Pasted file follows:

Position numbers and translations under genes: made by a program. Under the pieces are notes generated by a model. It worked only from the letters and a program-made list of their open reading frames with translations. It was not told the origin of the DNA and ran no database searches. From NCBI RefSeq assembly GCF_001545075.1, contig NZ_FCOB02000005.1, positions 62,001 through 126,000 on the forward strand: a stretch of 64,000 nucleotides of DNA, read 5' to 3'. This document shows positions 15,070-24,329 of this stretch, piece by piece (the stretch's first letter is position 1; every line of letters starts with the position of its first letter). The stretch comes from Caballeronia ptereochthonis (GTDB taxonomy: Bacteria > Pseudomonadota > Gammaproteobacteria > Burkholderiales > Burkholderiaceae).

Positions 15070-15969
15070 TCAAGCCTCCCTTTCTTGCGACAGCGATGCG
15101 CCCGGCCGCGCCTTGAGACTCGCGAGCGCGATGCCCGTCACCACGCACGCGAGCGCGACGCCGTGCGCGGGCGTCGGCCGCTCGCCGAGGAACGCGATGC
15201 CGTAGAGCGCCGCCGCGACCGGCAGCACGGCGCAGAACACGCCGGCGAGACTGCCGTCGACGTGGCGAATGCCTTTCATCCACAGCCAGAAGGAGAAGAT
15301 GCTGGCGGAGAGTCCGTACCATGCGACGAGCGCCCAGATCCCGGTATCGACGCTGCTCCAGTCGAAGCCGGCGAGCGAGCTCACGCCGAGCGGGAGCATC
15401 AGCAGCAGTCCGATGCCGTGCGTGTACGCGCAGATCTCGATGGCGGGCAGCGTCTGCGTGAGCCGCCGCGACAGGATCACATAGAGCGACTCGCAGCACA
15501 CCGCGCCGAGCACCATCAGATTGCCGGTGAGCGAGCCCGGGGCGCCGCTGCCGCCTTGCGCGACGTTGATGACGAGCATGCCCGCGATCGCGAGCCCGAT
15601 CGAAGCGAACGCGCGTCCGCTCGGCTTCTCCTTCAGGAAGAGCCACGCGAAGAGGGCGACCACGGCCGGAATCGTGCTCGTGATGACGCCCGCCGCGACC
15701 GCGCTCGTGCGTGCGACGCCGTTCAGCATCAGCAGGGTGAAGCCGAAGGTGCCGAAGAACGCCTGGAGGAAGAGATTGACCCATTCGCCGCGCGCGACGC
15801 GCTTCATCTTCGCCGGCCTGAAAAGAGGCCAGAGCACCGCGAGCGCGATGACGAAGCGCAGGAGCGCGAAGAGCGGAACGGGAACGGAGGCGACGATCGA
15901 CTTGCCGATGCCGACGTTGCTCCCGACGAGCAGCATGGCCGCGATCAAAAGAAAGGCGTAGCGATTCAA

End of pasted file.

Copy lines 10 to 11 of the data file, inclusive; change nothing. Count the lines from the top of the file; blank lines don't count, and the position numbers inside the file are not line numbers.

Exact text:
15701 GCGCTCGTGCGTGCGACGCCGTTCAGCATCAGCAGGGTGAAGCCGAAGGTGCCGAAGAACGCCTGGAGGAAGAGATTGACCCATTCGCCGCGCGCGACGC
15801 GCTTCATCTTCGCCGGCCTGAAAAGAGGCCAGAGCACCGCGAGCGCGATGACGAAGCGCAGGAGCGCGAAGAGCGGAACGGGAACGGAGGCGACGATCGA